Cookbook collaborations can be tricky. You have to make sure both parties are in alignment on a number of fronts. What are some of the pitfalls to avoid from the get go?
You have to start off on the right foot. A lot of that comes down to money. Who is covering ingredient costs? Who is covering travel expenses? What about photography? These aren’t fun conversations, but they should happen early on. You never want to be halfway through writing a book and be unexpectedly saddled with a cost you weren’t expecting (or can’t afford). This goes for both the chef and the writer. If the chef isn’t a restaurant owner, is the restaurant expecting a cut, or are they going to pour money into the project and think of it as a marketing/PR expense? Working out details with an agent or a lawyer before the book deal is signed is an important way of avoiding pitfalls down the road. It sets the tone of professionalism for the project, too.
As a writer, one of the interesting parts of working on chef cookbooks is the need to assume someone else’s voice. How do you successfully fade into the background and let the chef’s story and voice come through authentically?
I don’t always get it right at first. The first time I tried to write in Nate’s Appleman’s voice, it was in a kitchen-slang kind of way. Aaron, who edited the book, had to point out why that wasn’t going to fly. He saved me from a lot of embarrassing writing. More generally, I’ve found that getting someone’s voice comes with time. The more time you spend with the chefs, the easier it is to pick up on the way they talk and organize their thoughts. Some chefs have phrases that they love to repeat.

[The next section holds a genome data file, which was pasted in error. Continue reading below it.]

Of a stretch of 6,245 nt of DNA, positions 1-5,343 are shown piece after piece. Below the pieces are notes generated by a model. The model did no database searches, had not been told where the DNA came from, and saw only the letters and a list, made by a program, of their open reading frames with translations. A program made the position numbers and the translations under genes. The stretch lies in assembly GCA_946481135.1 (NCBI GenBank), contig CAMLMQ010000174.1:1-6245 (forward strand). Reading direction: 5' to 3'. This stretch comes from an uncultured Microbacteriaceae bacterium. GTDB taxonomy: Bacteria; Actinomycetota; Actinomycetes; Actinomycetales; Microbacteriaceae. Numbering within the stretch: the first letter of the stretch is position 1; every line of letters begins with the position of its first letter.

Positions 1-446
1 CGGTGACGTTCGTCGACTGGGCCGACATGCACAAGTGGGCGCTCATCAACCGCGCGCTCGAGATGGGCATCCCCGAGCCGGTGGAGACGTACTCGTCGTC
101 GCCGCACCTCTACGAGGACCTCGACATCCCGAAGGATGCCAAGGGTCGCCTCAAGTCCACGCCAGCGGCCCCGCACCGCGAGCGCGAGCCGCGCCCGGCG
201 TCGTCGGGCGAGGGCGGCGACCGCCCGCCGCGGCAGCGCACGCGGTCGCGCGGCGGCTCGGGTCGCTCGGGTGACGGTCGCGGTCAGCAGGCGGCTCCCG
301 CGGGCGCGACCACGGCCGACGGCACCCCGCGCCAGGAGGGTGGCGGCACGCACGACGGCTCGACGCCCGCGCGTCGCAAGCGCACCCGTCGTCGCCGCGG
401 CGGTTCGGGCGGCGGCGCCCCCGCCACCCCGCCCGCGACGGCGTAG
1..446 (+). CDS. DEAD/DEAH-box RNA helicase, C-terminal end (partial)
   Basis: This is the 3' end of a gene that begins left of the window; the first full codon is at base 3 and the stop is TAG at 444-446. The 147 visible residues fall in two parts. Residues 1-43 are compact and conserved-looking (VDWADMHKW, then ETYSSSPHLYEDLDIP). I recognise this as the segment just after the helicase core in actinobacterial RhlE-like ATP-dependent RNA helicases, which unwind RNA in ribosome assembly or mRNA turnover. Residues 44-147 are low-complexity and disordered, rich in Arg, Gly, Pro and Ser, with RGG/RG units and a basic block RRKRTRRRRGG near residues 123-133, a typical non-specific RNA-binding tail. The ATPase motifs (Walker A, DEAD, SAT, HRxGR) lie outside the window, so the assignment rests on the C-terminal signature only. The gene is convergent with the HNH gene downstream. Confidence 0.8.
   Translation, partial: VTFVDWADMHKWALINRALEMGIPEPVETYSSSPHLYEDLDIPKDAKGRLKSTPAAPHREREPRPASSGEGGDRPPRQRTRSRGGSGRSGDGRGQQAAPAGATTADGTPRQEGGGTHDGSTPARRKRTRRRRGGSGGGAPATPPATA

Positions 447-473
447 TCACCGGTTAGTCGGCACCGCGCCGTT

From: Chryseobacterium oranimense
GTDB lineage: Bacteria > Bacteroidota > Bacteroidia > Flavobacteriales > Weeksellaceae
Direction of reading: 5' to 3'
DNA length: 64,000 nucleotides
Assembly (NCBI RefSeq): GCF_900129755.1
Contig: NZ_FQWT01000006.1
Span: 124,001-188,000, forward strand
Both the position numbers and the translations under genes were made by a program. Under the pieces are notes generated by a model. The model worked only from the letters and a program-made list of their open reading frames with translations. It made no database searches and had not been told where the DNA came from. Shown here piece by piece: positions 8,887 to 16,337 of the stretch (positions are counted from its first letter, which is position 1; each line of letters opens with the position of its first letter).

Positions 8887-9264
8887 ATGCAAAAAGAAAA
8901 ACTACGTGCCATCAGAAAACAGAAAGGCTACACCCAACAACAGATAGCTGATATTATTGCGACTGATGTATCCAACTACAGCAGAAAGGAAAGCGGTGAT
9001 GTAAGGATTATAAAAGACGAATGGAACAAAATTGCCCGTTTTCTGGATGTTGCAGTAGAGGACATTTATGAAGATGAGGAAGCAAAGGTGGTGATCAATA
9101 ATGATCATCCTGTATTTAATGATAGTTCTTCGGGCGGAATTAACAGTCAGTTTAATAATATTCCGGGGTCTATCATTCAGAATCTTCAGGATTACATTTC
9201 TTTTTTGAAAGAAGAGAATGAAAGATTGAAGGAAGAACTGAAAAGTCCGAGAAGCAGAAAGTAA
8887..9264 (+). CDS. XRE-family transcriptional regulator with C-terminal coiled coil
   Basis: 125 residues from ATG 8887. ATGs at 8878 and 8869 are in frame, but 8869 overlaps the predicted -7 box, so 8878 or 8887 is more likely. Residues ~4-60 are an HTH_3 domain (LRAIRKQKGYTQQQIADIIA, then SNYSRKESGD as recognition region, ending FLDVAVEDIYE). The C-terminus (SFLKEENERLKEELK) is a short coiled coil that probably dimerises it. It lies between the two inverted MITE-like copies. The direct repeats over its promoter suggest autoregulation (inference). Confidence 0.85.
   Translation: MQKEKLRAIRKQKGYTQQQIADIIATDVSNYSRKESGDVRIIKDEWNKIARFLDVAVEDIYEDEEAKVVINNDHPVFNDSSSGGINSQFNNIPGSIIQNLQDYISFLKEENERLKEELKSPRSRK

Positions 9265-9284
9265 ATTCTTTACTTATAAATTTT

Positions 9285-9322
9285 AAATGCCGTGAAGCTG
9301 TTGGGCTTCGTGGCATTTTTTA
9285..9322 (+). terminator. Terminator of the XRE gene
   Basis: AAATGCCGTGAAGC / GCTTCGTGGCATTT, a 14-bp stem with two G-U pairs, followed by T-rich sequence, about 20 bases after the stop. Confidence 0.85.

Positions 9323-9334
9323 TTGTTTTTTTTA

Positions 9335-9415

What is the most challenging part of your job?
It’s finding the time and focus to work on a long-term project, and staying motivated to keep at it. Some chapters are going to be easier than others, and some rough drafts are rougher than others.
What is the most gratifying part of your job?
This is pretty predictable, but a lot has to do with seeing the book in print. Even better is when people send me photos of a recipe they’ve recreated. That’s the goal, at the end of the day.
How does one successfully make a living as a cookbook writer?
You need a balance of short- and long-term projects. Many people have an “anchor job,” which is their main source of income. I can’t work solely on cookbooks. It won’t pay the bills — often you will only get paid every six months because of the way cookbook advances are paid out. In addition to cookbook work, I develop recipes and write white papers/tech manuals for one food company (my anchor job), and I also write freelance pieces for a few outlets.
What advice would you give someone who aspires to collaborate on a chef cookbook?
Get to know a chef really well, and then take a stab at writing a book proposal, which includes an introduction, a recipe list, at least five recipes, and an analysis of why the book market needs this topic. Going through this exercise alone will allow you to see if this is something you want to get into. If the chef and topic is timely, there are agents and editors out there who will give it a look.